Equis ISSN 2398-2977
Contributor(s): Bayard A Rucker
- Cause: accumulation of calcified deposit around tooth .
- Signs: most commonly affects canine teeth; no significant clinical signs; gingivitis secondary to calculus irritation.
- Diagnosis: oral examination Gastrointestinal: physical examination .
- Treatment: excessive calculus removed with dental elevators and forceps.
- Prognosis: good.
Print-off the Owner factsheet onDental care Dental care andCaring for the older horse Caring for the older horse to give to your client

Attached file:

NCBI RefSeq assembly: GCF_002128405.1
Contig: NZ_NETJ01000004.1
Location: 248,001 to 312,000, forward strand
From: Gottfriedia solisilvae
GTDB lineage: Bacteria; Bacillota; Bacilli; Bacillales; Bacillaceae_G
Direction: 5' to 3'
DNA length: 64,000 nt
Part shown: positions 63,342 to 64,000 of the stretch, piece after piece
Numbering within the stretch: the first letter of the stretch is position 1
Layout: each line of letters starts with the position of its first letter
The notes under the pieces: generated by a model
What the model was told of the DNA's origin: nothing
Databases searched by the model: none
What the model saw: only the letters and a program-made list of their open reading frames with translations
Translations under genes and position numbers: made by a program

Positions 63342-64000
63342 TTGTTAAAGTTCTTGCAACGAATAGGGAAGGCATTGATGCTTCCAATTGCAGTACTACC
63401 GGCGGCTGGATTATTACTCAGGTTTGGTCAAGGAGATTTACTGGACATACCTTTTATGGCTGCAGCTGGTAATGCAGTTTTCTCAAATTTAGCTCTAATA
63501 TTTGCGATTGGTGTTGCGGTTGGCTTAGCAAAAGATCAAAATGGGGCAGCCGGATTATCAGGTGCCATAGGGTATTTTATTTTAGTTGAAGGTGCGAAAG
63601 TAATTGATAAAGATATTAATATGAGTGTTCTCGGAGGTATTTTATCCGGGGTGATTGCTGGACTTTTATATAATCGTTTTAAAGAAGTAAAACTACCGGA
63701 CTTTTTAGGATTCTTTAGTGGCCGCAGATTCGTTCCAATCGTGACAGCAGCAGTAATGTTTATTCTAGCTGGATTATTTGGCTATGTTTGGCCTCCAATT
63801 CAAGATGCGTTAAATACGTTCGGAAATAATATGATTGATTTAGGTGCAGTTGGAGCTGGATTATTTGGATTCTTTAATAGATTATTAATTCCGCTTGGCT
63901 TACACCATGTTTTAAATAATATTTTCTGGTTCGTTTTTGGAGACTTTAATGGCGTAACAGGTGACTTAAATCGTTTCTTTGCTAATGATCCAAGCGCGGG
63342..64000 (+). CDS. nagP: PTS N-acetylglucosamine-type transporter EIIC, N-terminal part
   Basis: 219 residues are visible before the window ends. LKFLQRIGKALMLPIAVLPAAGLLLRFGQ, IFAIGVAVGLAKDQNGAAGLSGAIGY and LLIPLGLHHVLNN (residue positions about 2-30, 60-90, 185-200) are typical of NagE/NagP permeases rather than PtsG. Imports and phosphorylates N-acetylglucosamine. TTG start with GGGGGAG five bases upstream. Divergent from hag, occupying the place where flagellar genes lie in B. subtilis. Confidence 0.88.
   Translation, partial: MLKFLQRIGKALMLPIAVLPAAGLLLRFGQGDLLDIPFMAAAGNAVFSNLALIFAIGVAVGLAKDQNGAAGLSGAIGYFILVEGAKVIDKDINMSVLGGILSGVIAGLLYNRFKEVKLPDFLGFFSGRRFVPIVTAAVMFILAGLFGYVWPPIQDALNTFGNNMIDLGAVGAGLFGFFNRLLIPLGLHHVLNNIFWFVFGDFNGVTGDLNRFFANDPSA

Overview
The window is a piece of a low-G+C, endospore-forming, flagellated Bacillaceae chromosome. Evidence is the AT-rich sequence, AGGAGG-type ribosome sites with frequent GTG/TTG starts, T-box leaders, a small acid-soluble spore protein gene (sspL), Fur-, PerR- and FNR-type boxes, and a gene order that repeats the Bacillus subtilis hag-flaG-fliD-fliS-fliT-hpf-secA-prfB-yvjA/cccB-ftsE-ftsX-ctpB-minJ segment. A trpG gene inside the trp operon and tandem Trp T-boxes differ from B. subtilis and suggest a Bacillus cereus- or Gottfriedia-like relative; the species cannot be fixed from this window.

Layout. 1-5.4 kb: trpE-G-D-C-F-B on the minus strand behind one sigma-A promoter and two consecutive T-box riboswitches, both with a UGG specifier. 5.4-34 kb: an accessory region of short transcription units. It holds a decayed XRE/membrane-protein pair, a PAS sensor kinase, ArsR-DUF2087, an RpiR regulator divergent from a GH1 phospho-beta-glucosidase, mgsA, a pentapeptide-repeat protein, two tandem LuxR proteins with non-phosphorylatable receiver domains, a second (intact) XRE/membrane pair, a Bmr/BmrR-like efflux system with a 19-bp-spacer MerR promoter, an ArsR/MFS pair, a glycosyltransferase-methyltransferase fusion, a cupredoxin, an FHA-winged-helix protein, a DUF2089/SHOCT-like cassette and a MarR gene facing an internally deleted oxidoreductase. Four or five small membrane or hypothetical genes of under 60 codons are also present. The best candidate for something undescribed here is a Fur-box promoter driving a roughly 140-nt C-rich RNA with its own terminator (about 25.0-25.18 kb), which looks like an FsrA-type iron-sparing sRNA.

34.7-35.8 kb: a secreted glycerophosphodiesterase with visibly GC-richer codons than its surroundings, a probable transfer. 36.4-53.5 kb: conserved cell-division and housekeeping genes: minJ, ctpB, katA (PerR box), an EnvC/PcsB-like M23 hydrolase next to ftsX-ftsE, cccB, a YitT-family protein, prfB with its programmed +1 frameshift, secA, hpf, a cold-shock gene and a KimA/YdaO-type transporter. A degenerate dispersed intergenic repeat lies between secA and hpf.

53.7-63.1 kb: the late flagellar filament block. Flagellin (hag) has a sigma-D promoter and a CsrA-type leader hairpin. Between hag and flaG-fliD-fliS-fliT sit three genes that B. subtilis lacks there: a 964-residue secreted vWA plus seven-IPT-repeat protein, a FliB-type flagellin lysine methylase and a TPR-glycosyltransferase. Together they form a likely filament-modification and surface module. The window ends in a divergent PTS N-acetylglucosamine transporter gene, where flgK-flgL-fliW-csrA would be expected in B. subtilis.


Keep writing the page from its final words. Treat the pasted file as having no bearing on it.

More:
- Recent references from PubMed and VetMedResource.
- Weller R, Livesey Let al(2001)Comparison of radiography and scintigraphy in the diagnosis of dental disorders in the horse.Equine Vet J33(1), 49-58 PubMed.
- Dixon P M, Tremaine W H, Pickles K, Kuhns L, Hawe C, McCann J, McGorum B, Railton D I & Brammer S (1999)Equine dental disease Part 1 - a long-term study of 400 cases - disorders of incisor, canine and first premolar teeth.Equine Vet J31(5), 369-377 PubMed.
- Dixon P Met al(1999)Equine dental disease Part 2 - a long-term study of 400 cases - disorders of development and eruption and variations in position of the cheek teeth.Equine Vet J31(6), 519-528 PubMed.
- Lane J G (1994)A review of dental disorders of the horse, their treatment and possible fresh approaches to management.Equine Vet Educ6(1), 13-21 Wiley Online Library.